Friday, January 5, 2007
Local Legal Aid Heads: New Congress May Increase Grants
By TINA BAY, Staff Writer
The heads of two local legal service organizations yesterday expressed optimism that the new Congress would bring a much-needed increase in federal moneys for their operations.
Neil Dudovitz, executive director of the Neighborhood Legal Services of Los Angeles County, told the MetNews he is “very hopeful” that a Democratic-led legislature will make it possible to see a funding increase that was discussed but never came about under the previous Republican leadership.
“I think that elected officials, and particularly the new Congress, clearly understands that there are significant needs of poor people, including the needs for legal assistance, that are now going unmet, and something has to happen to turn the tide and address those questions,” he said. “I feel very confident that Congress will take some steps to put us in the right direction.”
The executive director of the Legal Aid Foundation of Los Angeles, Toby J. Rothschild, added that many in Washington, including the National Legal Aid and Defender Association and American Bar Association, are working to persuade the appropriations committees to adopt a five percent increase in funding for legal aid programs across the country.
“Personally, I’m hopeful but not confident that that will be successful given what I’ve read about the leadership of both houses in terms of their plans for 2007,” he remarked. “I have high hopes that in funding for 2008 we will be able to see an increase, based on the fact that even the old Congress had approved an increase, and the new Congress should be more friendly to a program like ours.”
The two leaders spoke on the first day of the new Congress, and the day after the Legal Services Corporation released its official list of grants for 2007.
Rothschild said federal funding makes up about half of his organization’s budget and that this year’s $7.3 million award from Congress through the LSC is “unfortunately” the same as it was last year. The LSC is a non-profit entity, established by Congress in 1974 and funded through congressional appropriation, that issues annualized grants to organizations nationwide that provide civil legal assistance to those who otherwise would be unable to afford it.
Dudovitz noted that NLS-LA’s $4.3 million LSC grant this year remains at the same level as its 2005 and 2006 awards, and comprises about 45 percent out of a $10.2 million budget. With that money, he said, his organization can “barely continue” its programs to the poor in the face of rising costs and an increasing demand for services.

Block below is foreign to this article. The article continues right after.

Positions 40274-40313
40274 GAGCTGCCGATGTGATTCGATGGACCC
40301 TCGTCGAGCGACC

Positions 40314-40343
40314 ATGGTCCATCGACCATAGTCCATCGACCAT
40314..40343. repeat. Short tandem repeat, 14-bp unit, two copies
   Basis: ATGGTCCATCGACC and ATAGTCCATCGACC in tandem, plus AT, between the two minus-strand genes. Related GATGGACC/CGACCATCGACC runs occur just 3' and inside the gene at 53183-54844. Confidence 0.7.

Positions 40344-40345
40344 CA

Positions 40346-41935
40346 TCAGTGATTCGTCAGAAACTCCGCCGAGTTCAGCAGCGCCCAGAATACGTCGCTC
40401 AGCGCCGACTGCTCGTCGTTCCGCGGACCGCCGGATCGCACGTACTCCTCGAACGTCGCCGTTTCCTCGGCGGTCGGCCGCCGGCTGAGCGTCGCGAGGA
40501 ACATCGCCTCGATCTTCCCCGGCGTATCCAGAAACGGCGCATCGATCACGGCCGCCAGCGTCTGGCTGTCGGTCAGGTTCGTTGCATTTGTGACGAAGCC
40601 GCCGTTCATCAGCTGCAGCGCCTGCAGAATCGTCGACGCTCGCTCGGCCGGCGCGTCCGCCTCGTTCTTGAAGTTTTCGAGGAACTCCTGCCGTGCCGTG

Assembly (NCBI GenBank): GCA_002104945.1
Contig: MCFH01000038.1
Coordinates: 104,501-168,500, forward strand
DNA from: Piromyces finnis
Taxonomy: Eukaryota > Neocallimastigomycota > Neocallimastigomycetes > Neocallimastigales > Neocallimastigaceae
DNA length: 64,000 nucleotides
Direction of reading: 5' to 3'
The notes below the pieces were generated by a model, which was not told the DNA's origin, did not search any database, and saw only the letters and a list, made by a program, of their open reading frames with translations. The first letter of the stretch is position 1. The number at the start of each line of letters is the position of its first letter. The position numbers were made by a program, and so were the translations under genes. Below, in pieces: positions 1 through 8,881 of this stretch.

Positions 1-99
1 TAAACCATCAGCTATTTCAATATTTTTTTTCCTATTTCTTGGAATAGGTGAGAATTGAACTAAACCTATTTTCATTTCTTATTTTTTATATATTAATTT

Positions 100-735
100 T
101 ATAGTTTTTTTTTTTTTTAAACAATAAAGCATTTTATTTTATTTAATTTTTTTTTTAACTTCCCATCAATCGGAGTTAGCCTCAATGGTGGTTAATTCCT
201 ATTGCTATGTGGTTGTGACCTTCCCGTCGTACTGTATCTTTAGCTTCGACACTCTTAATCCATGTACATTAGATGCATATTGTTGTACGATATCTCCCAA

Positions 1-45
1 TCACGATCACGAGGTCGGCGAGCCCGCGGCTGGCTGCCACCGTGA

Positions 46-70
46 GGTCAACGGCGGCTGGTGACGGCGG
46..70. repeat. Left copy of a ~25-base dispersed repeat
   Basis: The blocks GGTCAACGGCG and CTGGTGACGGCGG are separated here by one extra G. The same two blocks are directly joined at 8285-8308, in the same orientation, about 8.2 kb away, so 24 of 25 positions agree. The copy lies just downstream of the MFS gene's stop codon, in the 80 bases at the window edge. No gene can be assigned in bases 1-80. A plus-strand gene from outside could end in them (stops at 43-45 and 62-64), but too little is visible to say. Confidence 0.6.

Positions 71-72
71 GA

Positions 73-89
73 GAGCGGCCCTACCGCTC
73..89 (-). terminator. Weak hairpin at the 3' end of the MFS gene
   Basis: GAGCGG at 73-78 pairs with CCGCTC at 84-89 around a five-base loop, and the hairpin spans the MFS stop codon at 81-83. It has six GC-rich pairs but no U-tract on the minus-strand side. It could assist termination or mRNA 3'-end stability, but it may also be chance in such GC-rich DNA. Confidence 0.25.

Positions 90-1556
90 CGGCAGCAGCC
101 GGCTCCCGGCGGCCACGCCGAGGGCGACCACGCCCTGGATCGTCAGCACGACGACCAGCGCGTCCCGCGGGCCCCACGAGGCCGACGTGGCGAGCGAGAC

Although NLS-LA and LAFLA—the only LSC grantees in Los Angeles County— receive funding from other sources, including city, county and state grants, Dudovitz and Rothschild said, the LSC grant makes up the core of their operations, and its shortage has a deep impact.
Financial strain has affected their organizations’ ability to attract high quality personnel, they pointed out, because while many attorneys have a genuine desire to work in legal aid, they often choose other jobs in order to repay the student loan debt they carry with them out of law school.
Dudovitz said limited funding this year has forced NLS-LA to choose not to fill all of its numerous open attorney positions, thus creating a personnel shortage. Rothschild noted that while LAFLA has been able to hold its staff levels steady through special grants from other sources, it certainly lacks the money to hire as many people as it really needs.
Both executive directors say that in addition to greater LSC grants, they hope that the state and federal legislatures will approve the provision of loan reimbursement assistance to new law school graduates who want to work in legal aid.
The Legal Services Corporation’s 2007 grants total nearly $303.8 million, with the greatest number of recipients in California.
LAFLA has six offices and several courthouse clinics in Los Angeles, Long Beach and Santa Monica.
NLS-LA has offices in Glendale, El Monte and Pacoima, and self-help centers in the Antelope Valley, Pomona, Van Nuys, Long Beach, Inglewood, Santa Monica and San Fernando.
Copyright 2007, Metropolitan News Company